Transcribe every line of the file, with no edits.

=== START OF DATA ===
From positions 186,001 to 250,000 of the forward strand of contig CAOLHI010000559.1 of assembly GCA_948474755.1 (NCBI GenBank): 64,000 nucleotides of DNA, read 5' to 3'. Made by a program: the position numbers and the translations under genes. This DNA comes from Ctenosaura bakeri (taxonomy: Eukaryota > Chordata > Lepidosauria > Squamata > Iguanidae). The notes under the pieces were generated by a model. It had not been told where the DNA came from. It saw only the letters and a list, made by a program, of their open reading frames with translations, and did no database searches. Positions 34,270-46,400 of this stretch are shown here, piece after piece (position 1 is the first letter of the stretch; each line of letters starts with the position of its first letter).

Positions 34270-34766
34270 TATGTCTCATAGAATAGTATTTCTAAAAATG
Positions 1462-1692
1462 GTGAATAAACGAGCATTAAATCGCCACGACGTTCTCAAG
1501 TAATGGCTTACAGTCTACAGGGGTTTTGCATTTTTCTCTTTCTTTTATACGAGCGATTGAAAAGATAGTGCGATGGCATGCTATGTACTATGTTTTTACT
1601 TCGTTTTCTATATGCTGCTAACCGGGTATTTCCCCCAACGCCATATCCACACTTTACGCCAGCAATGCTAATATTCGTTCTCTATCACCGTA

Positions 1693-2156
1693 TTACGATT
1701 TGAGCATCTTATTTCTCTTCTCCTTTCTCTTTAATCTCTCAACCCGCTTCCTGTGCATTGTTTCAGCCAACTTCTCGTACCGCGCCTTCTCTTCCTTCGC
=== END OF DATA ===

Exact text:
From positions 186,001 to 250,000 of the forward strand of contig CAOLHI010000559.1 of assembly GCA_948474755.1 (NCBI GenBank): 64,000 nucleotides of DNA, read 5' to 3'. Made by a program: the position numbers and the translations under genes. This DNA comes from Ctenosaura bakeri (taxonomy: Eukaryota > Chordata > Lepidosauria > Squamata > Iguanidae). The notes under the pieces were generated by a model. It had not been told where the DNA came from. It saw only the letters and a list, made by a program, of their open reading frames with translations, and did no database searches. Positions 34,270-46,400 of this stretch are shown here, piece after piece (position 1 is the first letter of the stretch; each line of letters starts with the position of its first letter).

Positions 34270-34766
34270 TATGTCTCATAGAATAGTATTTCTAAAAATG
Positions 1462-1692
1462 GTGAATAAACGAGCATTAAATCGCCACGACGTTCTCAAG
1501 TAATGGCTTACAGTCTACAGGGGTTTTGCATTTTTCTCTTTCTTTTATACGAGCGATTGAAAAGATAGTGCGATGGCATGCTATGTACTATGTTTTTACT
1601 TCGTTTTCTATATGCTGCTAACCGGGTATTTCCCCCAACGCCATATCCACACTTTACGCCAGCAATGCTAATATTCGTTCTCTATCACCGTA

Positions 1693-2156
1693 TTACGATT
1701 TGAGCATCTTATTTCTCTTCTCCTTTCTCTTTAATCTCTCAACCCGCTTCCTGTGCATTGTTTCAGCCAACTTCTCGTACCGCGCCTTCTCTTCCTTCGC